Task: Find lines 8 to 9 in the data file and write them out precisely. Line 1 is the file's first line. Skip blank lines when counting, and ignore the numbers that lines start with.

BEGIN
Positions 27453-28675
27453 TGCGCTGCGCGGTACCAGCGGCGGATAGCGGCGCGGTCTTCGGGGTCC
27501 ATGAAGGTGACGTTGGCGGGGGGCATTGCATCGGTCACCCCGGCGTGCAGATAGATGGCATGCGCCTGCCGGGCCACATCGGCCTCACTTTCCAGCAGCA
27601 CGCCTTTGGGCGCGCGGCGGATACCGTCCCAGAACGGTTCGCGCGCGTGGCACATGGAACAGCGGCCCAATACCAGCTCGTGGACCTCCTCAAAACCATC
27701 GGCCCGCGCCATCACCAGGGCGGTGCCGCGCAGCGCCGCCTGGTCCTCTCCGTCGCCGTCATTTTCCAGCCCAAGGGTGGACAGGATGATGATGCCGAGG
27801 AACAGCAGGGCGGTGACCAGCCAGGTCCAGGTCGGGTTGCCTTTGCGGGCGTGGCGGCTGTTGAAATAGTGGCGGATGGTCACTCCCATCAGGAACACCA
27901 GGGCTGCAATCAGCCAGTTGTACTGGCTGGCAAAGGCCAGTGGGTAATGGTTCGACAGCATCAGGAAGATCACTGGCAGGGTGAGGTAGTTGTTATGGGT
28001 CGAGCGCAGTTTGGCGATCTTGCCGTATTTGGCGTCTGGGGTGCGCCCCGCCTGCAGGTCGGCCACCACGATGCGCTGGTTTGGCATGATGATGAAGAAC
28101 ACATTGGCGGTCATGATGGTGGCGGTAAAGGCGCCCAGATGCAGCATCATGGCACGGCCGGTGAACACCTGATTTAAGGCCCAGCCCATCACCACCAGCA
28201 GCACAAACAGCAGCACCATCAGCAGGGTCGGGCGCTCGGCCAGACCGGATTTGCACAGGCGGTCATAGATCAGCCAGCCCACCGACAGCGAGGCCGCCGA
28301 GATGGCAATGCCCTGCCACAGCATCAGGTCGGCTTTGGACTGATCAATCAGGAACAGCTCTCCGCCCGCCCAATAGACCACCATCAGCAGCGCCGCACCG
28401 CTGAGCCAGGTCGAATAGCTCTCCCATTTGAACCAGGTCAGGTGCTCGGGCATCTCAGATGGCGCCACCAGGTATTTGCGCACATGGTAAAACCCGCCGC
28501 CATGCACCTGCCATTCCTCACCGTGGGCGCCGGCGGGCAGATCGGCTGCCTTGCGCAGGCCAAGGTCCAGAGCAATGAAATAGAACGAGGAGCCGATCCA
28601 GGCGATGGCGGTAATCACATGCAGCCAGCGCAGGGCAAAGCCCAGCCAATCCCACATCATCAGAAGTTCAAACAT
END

28001 CGAGCGCAGTTTGGCGATCTTGCCGTATTTGGCGTCTGGGGTGCGCCCCGCCTGCAGGTCGGCCACCACGATGCGCTGGTTTGGCATGATGATGAAGAAC
28101 ACATTGGCGGTCATGATGGTGGCGGTAAAGGCGCCCAGATGCAGCATCATGGCACGGCCGGTGAACACCTGATTTAAGGCCCAGCCCATCACCACCAGCA